On April 27, 2011, I was getting ready to go to work when our lives changed. Storms had been predicted for that day. We didn't know that they would turn severe and it would happen fast. I stopped getting ready for work, we packed up our valuables into small bags and we hid in an interior room of our house with our leashed dog until the worst passed. I distinctly recall Rich saying to me, very calmly, "stop screaming. You're scaring the dog" as our house lifted up off of the foundation. It was one of the scariest experiences of my life. That was to be the first of two waves off tornadoes to pass through our area that day. We were very lucky compared to some. Many lives were lost that day and countless homes were destroyed. The F1 tornado that crossed our property did some roof damage to all of our structures, blew out some windows, threw debris all over and downed countless tall pines and cedars, but we were not hurt. We spent a really busy week of clean-up with no power, getting our news from a local radio station on a windup radio Rich had picked up a few years earlier and using a Coleman stove to cook.
As we listened to radio broadcasts of damage reports, people trying to find family members and the status of places to find gasoline and ice, we also heard countless stories of animals lost and animals found following the storms. As the weeks and months went by, we learned that thousands of animals who would ordinarily not be separated from their families could not be found and were presumed dead or missing. Large numbers of pets ended up being transported out of state and I never quite understood that process well. Surely there was some way to house found animals so that people could reclaim them, right? Wrong. The sad truth is that even under the most ideal of circumstances not related to natural disasters, most pets who are displaced from their homes never get back home. Whether pets go missing as the result of an open door, unlatched gate or natural disaster, the vast majority simply cannot be identified. They cannot talk, most do not wear identification and most are not microchipped.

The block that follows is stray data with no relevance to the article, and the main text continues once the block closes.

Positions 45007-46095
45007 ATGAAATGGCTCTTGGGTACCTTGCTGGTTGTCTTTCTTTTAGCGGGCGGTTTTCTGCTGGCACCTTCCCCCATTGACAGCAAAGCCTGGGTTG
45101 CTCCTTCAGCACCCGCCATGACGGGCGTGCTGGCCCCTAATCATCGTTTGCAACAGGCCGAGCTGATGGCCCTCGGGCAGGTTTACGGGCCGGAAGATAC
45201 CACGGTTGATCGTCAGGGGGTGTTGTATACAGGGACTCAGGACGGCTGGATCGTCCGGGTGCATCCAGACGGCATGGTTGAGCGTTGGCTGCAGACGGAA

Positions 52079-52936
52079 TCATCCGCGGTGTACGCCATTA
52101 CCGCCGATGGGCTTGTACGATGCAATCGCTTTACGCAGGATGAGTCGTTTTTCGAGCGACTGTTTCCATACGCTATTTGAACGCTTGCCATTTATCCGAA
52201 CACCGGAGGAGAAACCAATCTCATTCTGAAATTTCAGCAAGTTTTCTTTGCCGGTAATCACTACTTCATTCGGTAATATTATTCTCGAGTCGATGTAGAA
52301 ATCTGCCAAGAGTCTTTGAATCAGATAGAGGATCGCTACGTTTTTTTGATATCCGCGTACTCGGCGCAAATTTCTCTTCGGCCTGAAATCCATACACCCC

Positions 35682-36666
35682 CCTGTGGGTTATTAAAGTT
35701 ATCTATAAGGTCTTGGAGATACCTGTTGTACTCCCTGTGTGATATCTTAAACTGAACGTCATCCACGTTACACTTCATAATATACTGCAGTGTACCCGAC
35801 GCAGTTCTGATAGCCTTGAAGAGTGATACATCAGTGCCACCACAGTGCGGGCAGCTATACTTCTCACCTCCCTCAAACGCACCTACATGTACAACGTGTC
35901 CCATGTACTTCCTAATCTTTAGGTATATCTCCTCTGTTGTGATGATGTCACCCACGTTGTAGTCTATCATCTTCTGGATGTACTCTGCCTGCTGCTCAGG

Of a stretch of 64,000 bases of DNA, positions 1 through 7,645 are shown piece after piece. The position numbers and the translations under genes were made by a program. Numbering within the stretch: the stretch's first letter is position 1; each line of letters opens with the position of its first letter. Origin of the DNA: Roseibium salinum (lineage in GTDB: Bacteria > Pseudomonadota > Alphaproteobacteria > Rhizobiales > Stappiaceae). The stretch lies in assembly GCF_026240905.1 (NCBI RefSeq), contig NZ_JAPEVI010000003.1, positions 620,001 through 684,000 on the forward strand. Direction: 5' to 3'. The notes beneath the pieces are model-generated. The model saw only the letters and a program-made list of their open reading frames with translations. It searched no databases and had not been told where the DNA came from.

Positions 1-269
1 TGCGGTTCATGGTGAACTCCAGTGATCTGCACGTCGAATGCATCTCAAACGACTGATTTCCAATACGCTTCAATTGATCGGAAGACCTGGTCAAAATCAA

Which leads to the purpose of this blog.
The first Saturday of April of each year is "Every Day is Tag Day." The third week of every April is "National Pet ID Week." Both of these annual events are used to encourage people to take proactive steps to make sure pets can be identified if they get lost or are stolen. Although a lot of people use collars and tags for this, and there is nothing wrong with that (provided cat collars are the breakaway type for safety purposes), nothing compares to the use of a microchip to make sure your pet can be identified. Chips are manufactured by a number of different companies and are available at a variety of prices depending on where you live and what your veterinarian charges to implant the chip. Some chips are sold with the price of registration included and others require a registration fee in addition to the cost of the chip itself. The chip is about the size of a grain of rice and contains a unique number which is a lot like a barcode. It is implanted under your pet's skin (normally at the base of the neck); in some states this can only be done a veterinarian or pet owner. If your pet ends up at an animal control facility, is found by law enforcement authorities or is taken to a veterinarian by a Good Samaritan, he or she can be scanned and the chip will be tracked back to you, provide you registered the chip and kept your information current.
I do volunteer work for my local animal control officer and some of the tasks I do relate to trying to get pets back home. I register found pets on a wonderful website called Helping Lost Pets, I prepare "Found" posters using that same website and I post about found pets on his Facebook page so the posts can be shared and we can find owners. Most of the dogs picked up have collars but no tags. One cat picked up a few weeks ago had been recently spayed. Surely she had a home. But we just could not find it because she was not chipped. Very seldom is a chip found in one of the dog who ends up in our animal control system. The good news in our area is that we have a great track record of keeping animals alive with the help of volunteers, donors, rescuers and adopters. Such is not the case everywhere. In many areas of our state and across the country, the fact that pets cannot be identified means that they are destroyed.
To honor the animals lost during the April 2011 storms in our state, we our promoting a Chipathon in our area during the month of April. People can make appointments now to have pets microchipped at one of a variety of locations for very low prices. The cheapest chips cost about the same as the price of a large bag of dog food or a couple large containers of cat litter.
My personal hope is that chipping of pets will become the norm and not the exception not only in our area, but across the country. Wouldn't it be wonderful if every lost or stolen dog and cat could be reunited with his or her family? If you love your pets or just value them in some way, please have them microchipped. It could honestly mean the difference between life and death for your pet and is just so easy to do.
I am an animal welfare advocate. My goal is to help people understand some basic issues related to companion animals in America. Awareness leads to education leads to action leads to change.
image courtesy of Terrah Johnson